This course provides students with an introduction to the development of selected modern mass media, including the popular press, telegraph, radio, and television, in the United States. It looks first at some explanations of the role of modern media in society and then explores the ways in which each succeeding communication medium has confirmed or confronted the received culture of the United States. The course will conclude with an examination of the impact, both present and future, of the networked computer upon the politics and popular culture of the United States.
Upon successful completion, students will have the knowledge and skills to:
After successful completion of this course, students should:
- Demonstrate an in-depth knowledge of the development of the most significant forms of the modern media, with particular reference to the telegraph, the telephone, radio, TV and the networked computer;
- Have an appreciation of the ways in which economic, social, and cultural factors affected the development of the modern media in the United States;
- Continue to develop strong research, writing and analytical skills
- Be able to critically reflect upon the insights provided by combining knowledge of the various media and the ways in which the development of those media was effected by that of their predecessors,
- Understand and demonstrate the significance of the subject matter for the development of the modern United States.
This course can be counted towards a History, Gender, Sexuality and Culture or American Studies major.
One 3,000 word essay (50%), tutorial participation (10%), and a final examination (40%).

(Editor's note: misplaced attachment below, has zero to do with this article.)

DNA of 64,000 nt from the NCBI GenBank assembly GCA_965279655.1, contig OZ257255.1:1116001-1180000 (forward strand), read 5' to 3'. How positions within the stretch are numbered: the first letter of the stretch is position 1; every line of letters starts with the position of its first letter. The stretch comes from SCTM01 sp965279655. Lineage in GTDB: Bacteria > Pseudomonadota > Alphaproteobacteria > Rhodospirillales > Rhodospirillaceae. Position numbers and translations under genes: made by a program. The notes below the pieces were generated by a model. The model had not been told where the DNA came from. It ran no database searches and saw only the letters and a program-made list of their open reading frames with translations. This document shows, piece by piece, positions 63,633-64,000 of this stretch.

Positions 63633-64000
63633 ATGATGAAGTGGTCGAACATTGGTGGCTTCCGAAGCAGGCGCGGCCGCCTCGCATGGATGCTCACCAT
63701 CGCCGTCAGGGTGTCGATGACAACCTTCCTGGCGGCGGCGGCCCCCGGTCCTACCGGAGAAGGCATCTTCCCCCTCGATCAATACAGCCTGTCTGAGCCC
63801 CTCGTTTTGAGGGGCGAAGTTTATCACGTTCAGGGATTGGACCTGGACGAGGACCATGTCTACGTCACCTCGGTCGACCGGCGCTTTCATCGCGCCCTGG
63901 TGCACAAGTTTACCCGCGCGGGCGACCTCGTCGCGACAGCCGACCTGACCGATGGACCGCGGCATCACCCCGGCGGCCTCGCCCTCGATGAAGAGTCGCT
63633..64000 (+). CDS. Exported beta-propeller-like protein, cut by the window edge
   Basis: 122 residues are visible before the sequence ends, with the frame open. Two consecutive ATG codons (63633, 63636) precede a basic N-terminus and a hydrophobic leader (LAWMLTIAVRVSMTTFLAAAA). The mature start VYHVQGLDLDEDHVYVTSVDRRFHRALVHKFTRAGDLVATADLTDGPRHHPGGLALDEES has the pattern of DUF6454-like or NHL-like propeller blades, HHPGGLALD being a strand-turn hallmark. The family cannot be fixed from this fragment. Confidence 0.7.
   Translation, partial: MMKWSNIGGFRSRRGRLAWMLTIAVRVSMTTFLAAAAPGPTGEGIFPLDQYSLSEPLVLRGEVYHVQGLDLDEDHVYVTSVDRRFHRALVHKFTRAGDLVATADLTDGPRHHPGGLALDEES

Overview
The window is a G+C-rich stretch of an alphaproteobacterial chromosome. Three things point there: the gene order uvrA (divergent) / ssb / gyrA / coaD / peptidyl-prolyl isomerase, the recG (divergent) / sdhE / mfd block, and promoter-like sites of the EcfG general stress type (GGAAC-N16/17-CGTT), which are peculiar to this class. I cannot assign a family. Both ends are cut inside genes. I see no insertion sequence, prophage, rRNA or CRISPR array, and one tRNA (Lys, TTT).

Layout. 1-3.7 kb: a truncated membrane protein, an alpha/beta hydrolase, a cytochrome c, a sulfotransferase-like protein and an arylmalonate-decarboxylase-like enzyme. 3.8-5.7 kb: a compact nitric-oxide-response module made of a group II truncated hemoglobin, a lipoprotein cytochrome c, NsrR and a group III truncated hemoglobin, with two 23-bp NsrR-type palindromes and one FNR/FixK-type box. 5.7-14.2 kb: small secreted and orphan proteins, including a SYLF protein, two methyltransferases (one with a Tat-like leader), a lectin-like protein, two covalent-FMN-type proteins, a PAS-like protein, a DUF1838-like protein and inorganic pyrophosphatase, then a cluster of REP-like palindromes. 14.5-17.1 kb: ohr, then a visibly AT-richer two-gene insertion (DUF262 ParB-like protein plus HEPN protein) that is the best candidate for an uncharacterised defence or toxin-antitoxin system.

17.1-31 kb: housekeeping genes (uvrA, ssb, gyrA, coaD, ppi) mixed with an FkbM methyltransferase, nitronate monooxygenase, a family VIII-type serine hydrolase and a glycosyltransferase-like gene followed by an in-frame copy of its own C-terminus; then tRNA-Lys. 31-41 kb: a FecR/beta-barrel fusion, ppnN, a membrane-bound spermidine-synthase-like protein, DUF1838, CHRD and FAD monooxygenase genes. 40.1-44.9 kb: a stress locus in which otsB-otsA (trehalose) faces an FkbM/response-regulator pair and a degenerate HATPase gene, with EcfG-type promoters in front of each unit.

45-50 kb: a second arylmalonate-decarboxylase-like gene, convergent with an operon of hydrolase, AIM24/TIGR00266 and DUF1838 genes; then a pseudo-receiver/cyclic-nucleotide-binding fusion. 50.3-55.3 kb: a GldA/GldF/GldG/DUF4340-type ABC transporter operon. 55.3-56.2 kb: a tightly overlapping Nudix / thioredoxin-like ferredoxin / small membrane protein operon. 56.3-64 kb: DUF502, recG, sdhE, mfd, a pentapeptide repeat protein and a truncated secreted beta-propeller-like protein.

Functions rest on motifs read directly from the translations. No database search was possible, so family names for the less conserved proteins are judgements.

The ANU uses Turnitin to enhance student citation and referencing techniques, and to assess assignment submissions as a component of the University's approach to managing Academic Integrity. While the use of Turnitin is not mandatory, the ANU highly recommends Turnitin is used by both teaching staff and students. For additional information regarding Turnitin please visit the ANU Online website.
One ninety minute lecture and one tutorial per week. Lectures will be streamed.
Requisite and Incompatibility
Meyrowitz, J, No Sense of Place, Oxford University Press, 1985.
Grossman, L,K, The Electronic Republic, Penguin Books, 1995.
Tuition fees are for the academic year indicated at the top of the page.
If you are a domestic graduate coursework or international student you will be required to pay tuition fees. Tuition fees are indexed annually. Further information for domestic and international students about tuition and other fees can be found at Fees.
- Student Contribution Band:
- Unit value:
- 6 units
If you are an undergraduate student and have been offered a Commonwealth supported place, your fees are set by the Australian Government for each course. At ANU 1 EFTSL is 48 units (normally 8 x 6-unit courses). You can find your student contribution amount for each course at Fees. Where there is a unit range displayed for this course, not all unit options below may be available.
Offerings, Dates and Class Summary Links
ANU utilises MyTimetable to enable students to view the timetable for their enrolled courses, browse, then self-allocate to small teaching activities / tutorials so they can better plan their time. Find out more on the Timetable webpage.
Class summaries, if available, can be accessed by clicking on the View link for the relevant class number.
|Class number||Class start date||Last day to enrol||Census date||Class end date||Mode Of Delivery||Class Summary|
|3189||16 Feb 2015||06 Mar 2015||31 Mar 2015||29 May 2015||In Person||N/A|